And if it wasn't a Hostile Climate, It wouldn't be a crisis!

  1. Don't Cause The Crisis!
  2. Crisis Are Not Always On The Front Page!
  3. Crisis Management Is NOT A Public Relations Problem!
  4. Lawyers Rule!
  5. Crisis Management Begins Before The Crisis - With a Plan!
  6. Who Can Manage YOUR Crisis?
Don't Cause The Crisis!
There is a difference between the situation and the crisis.  A very large percentage of crises are created or exacerbated by bad management.  There are several things to avoid at the onset.
  1. Don't hit the crisis button before there is a reasonable and rational situation analysis.  By triggering an official crisis management response, or taking up a crisis mode, the client automatically signals "crisis" to the outside world, and actually creates the crisis atmosphere.  This does not mean to suggest that quick response is not a critical factor.  There is a difference between an ineffective initial response and an inappropriate initial response, however.
  2. Don't succumb to "Chicken Little" reaction.  In any potential difficult situation, there is a tendency to assume the worst, and take a very pessimistic view of the possible outcomes.  Crisis management is the art and skill of guiding a situation to the most positive outcomes.
  3. Don't be defensive.  Crisis usually means a sense of being attacked or under siege.  This does not mean that management should be, or even appear to be, on the defensive.  In case s of fatal disaster, for example, it is important for the client to be sensitive to the human suffering, and to take positive steps to aide the injured and bereaved.
  4. Don't assume anything . . . and don't answer unless you are certain.  Crisis management 101 does a good job of explaining why lies tend to be counterproductive, so we won't dwell on the "tell the truth" admonition.  Less appreciated is the problem of the honest misstatement.
Crisis Are Not Always On The Front Page!
One of the most often overlooked aspects of crisis management is that a crisis may not be of great interest to the public-at-large.  Fires, explosions and food poisonings grab media attention.  They are disasters in public terms because they are visible, spectacular and often involve human injury or death.  They are disasters for the company because they usually involve substantial economic or market share losses.  The interest of corporate management -- and the underlying goal of crisis management -- is to protect the stockholders from undue losses.

There are, however, events that can greatly impact on the corporate bottom line that are not cause for a crisis management approach -- and they should be.  Often legislative regulatory actions, taxes, court decisions or other government decisions have an extraordinary impact on the performance of the company.  Yet, these actions are often handled in the normal course of business.  Crisis management evaluation and consideration should come into play in such cases.  Time after time, industries -- especially petrochemical and pharmaceutical -- fail to meet the challenge of regulatory disaster in the same deliberate approach they may apply to a physical disaster.  Crisis management should not be determined solely by the visibility of the disaster, but by the impact on the performance of the corporation.

Crisis Management Is Not A Public Relations Problem!
There is a widely held misconception that crisis management is a means of managing the flow and formulation of public opinion -- that is a "perception" issue.  In fact, traditional public relations firms are almost exclusive in their offering of crisis management to the PR department without recognizing the fact that product/service publicity or communication tools and skills may be employed in the latter.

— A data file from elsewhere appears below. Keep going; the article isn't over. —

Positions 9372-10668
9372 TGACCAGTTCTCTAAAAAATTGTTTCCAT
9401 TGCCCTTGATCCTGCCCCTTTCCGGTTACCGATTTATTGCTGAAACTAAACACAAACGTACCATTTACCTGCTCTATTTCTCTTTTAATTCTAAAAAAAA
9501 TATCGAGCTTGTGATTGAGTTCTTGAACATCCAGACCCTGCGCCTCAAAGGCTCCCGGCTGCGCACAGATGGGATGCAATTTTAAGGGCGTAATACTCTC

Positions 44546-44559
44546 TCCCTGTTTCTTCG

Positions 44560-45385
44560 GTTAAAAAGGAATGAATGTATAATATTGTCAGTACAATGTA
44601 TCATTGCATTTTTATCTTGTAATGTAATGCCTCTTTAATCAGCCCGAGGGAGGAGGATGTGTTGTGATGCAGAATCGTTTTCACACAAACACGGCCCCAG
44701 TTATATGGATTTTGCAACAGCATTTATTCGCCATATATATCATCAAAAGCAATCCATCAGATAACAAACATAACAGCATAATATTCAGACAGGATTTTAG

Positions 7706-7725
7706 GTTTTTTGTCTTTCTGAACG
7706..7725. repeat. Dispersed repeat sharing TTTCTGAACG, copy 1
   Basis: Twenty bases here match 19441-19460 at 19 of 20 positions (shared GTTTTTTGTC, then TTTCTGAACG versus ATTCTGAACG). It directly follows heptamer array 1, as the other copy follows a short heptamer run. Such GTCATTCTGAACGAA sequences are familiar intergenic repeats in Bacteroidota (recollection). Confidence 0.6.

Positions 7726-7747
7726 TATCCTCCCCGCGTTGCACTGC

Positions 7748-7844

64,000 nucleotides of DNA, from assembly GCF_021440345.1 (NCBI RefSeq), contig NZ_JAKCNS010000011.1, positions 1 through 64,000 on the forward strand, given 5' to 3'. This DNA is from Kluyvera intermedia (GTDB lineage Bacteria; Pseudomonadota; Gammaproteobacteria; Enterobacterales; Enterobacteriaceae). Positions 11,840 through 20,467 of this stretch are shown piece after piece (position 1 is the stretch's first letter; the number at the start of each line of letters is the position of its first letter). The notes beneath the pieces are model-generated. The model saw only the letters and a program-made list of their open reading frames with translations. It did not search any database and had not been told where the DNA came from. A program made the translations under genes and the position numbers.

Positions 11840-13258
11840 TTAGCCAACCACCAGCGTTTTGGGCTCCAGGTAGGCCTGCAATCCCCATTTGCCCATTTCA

Crisis management is a multidiscipline issue, and one that takes a very specialized advisory expertise.  When, how and what to publicity communicate is a matter of carefully developed strategies that must evolve out of the situation and in conjunction with all components of the crisis.  It is one of the reasons crisis management is best handled by public affairs, or communication firms with specialized public affairs divisions -- firms with a history of involvement in legal issues and an understanding of legal considerations.  Firms involved with political candidates are potentially good crisis management advisors because campaigns ARE exercises in crisis management on a day-to-day basis.  Public affairs also brings experience in government relations, and virtually every crisis has a government liaison component -- at the height of the crisis and in the aftermath:  coordination of government services, regulatory response, and legal action.

Lawyers Rule!
While there is often a corporate tug-o-war between the legal and public relations departments, with lawyers tending to remain too secretive and public relations executives tending to talk too much, in the crisis management mode, lawyers must have final authority on public output.  Apart from the humane and operational aspects of the crisis, there is the inevitable question of liability.  Liability is not an issue that can be held in abeyance until after the crisis.  This becomes critical if the crisis moves from the "event" stage to the courtroom.  If the crisis or public controversy is a matter of litigation, then it is incumbent on the lawyers to supplement their team with competent public affairs counsel.
Crisis Management Begins Before The Crisis - With A Plan!
Creating and maintaining a crisis management plan is like telling people to "save" the computer work frequently.  Too often the advice is ignored until the "disaster" hits.  We all tend to learn lessons the hard way.
Who Can Manage YOUR Crisis?
  • Crisis Management is best handled by those with experience.
  • Bigger is not better.
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